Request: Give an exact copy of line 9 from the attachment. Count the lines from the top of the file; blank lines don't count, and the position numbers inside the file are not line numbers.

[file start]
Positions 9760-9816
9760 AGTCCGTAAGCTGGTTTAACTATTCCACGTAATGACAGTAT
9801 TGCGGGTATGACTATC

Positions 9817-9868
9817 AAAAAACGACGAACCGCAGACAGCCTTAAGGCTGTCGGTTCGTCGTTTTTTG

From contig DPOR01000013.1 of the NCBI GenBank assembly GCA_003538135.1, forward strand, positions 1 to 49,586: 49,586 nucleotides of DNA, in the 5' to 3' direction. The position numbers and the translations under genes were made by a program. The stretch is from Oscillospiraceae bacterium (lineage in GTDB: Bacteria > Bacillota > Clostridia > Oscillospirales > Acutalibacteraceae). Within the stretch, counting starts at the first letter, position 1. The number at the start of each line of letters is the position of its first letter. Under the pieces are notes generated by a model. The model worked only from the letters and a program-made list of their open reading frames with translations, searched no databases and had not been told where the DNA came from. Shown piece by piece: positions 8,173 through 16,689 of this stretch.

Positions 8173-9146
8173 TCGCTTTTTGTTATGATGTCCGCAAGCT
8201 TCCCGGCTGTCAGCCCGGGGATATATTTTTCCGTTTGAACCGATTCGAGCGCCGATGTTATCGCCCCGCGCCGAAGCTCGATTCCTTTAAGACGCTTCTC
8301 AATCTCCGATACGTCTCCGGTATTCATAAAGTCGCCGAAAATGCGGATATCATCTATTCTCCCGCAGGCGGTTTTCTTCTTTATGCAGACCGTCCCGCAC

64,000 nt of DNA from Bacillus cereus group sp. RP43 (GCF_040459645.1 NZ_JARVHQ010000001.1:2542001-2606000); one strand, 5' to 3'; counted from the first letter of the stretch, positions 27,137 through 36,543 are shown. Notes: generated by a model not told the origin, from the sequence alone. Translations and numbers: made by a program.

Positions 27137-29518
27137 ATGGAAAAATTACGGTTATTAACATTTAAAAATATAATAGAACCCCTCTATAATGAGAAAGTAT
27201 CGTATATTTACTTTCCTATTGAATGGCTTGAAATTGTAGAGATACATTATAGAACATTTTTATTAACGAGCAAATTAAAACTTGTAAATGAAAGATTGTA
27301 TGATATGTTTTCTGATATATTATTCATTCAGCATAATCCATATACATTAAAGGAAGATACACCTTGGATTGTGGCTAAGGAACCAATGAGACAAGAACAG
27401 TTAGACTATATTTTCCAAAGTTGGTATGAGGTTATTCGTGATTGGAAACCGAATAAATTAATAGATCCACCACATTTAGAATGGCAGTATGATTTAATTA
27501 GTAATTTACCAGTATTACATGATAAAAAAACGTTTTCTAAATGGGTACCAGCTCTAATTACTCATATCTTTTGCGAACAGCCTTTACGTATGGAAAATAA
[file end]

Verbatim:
8201 TCCCGGCTGTCAGCCCGGGGATATATTTTTCCGTTTGAACCGATTCGAGCGCCGATGTTATCGCCCCGCGCCGAAGCTCGATTCCTTTAAGACGCTTCTC